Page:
the legislation palatable to Duma deputies. 
--------------------------------------------- -- 
Continued Worries About An "Orange Revolution"? 
--------------------------------------------- -- 
5. (SBU)  Indem think tank political analyst Yuriy Korgunyuk 
told us January 25 that the legislation had likely been the 
work of an overzealous Duma deputy, and guessed that it had 
run into opposition because the Kremlin's fear of an "Orange 
Revolution" had passed. Russian Newsweek journalist Mikhail 
Fishman told us the same day that Kremlin unease at the 
prospect of a Russian "Orange Revolution" had long since 
abated.  He joined Korgunyuk in positing that the proposal 
might have been a trial balloon floated, then withdrawn in 
the face of the absence of a consensus in the Duma.  The 
Center for Political Technology's Aleksey Makarkin was quoted 
as saying that, in the absence of any political party or 
other movement popular enough to spark an "Orange 
Revolution," the legislation may have been aimed at the 
presidential election; perhaps at former prime minister 
Mikhail Kasyanov's expected candidacy. 
MOSCOW 00000373  002 OF 002 
6. (C)  "Other Russia's" Garry Kasparov told us January 24 
that the law was unnecessary because the Ministry of Interior 
already had the tools to control public behavior.  He 
surmised that United Russia had learned that President Putin 
would not sign such a bill and did not want to be associated 
with public repudiation by the President of a legislative 
initiative as the Duma election campaign was gathering steam. 
 A January 25 Kommersant article attributed the final 
decision to withdraw the second, milder version of the bill 
to an intervention by Head of the Presidential Administration 
Sergey Sobyanin.  Sobyanin's intervention, Kasparov said,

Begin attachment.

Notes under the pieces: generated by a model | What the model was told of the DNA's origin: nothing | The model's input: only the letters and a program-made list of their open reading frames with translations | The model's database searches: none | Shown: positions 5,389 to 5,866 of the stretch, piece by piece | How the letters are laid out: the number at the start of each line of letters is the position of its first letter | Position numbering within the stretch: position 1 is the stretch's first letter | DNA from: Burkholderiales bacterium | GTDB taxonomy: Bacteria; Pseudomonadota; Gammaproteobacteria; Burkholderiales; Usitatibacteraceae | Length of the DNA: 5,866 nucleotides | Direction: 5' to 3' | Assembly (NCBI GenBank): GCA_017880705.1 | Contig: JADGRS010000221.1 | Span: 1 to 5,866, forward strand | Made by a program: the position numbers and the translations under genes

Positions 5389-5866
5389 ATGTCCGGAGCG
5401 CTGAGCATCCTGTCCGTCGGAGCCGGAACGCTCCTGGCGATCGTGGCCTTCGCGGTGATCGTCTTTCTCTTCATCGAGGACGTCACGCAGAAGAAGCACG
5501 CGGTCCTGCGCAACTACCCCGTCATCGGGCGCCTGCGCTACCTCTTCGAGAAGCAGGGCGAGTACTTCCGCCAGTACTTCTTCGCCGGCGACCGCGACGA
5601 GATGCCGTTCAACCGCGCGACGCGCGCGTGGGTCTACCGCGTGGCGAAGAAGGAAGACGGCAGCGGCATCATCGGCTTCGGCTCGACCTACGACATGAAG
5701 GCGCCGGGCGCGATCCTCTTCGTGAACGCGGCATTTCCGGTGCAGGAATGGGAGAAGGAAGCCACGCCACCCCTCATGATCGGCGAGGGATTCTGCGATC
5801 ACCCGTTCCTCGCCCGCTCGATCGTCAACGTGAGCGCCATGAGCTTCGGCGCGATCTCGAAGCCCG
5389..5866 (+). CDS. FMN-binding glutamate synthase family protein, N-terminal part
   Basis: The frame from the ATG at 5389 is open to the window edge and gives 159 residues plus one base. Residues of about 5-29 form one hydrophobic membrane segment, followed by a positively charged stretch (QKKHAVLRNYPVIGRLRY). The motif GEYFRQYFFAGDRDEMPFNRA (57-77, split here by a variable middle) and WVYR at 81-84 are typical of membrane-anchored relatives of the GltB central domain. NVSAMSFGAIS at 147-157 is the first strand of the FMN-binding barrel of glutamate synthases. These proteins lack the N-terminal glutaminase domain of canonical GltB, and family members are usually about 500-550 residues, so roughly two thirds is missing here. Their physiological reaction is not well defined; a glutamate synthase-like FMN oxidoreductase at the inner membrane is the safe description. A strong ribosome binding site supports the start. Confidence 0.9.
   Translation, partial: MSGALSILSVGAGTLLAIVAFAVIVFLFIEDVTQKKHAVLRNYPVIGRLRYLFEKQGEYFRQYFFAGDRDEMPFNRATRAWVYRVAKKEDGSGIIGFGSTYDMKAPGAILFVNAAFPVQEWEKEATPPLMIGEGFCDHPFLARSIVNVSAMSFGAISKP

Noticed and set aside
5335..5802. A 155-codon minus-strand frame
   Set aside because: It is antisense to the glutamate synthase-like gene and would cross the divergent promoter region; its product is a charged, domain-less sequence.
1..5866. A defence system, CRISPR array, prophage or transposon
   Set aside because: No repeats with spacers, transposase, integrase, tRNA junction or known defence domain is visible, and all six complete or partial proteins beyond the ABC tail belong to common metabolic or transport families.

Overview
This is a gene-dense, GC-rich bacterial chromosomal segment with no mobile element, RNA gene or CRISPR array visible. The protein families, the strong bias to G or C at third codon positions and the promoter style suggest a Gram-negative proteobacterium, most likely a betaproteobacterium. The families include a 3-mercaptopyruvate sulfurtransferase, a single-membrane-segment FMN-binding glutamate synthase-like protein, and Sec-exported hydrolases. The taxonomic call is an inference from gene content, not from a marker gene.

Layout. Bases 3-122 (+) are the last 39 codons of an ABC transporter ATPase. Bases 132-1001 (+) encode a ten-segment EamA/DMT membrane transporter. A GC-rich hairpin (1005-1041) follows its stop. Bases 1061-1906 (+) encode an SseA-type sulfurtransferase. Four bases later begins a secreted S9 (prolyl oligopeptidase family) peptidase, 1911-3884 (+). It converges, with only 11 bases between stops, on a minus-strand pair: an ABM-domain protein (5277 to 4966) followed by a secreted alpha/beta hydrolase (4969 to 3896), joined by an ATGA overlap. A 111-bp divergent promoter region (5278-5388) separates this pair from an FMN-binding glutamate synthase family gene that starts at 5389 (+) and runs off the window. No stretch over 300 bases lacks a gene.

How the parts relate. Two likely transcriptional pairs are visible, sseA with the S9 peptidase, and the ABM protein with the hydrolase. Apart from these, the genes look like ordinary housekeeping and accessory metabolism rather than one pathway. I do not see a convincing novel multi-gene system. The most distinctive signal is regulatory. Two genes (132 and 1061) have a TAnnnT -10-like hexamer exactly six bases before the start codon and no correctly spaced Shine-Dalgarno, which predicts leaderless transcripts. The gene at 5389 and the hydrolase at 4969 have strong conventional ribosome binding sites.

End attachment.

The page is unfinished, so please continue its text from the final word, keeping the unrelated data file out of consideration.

suggested at a minimum that he and his subordinate Surko
were getting contradictory messages from Putin, or that the 
conflict remained unresolved. 
7. (SBU)  Saying that the amendments had been a surprise to 
most Duma deputies, KPRF Duma Deputy Svetlana Savitskaya 
agreed in a January 24 meeting with us that the threat of an 
"Orange Revolution" was non-existent.  Savitskaya alleged 
that the election results were likely to be falsified in some 
districts, and saw the amendments as an attempt to give 
greater control in the face of unrest to the winners of those 
8. (SBU)  The authors' apparent surprise at the negative 
reaction from some of their colleagues and at the Kremlin's 
efforts to retract the legislation suggests a disconnect 
between at least some in the pro-Kremlin United Russia party 
and the Kremlin.  The massive police presence at two meetings 
staged in autumn 2006 -- the "Russian March" and the "Other 
Russia" meeting -- may have been taken by the proponents of 
the legislation as evidence that the Presidential 
Administration was worried that demonstrations in an election 
year could spin out of control.  Whatever the case, the fate 
of the anti-demonstration legislation, like the recent 
stand-off spawned by a bill proposing the relocation of the 
Constitutional Court to St. Petersburg, suggests that the 
minimal spadework necessary to ensure that legislation sails 
through the legislative process is not being done.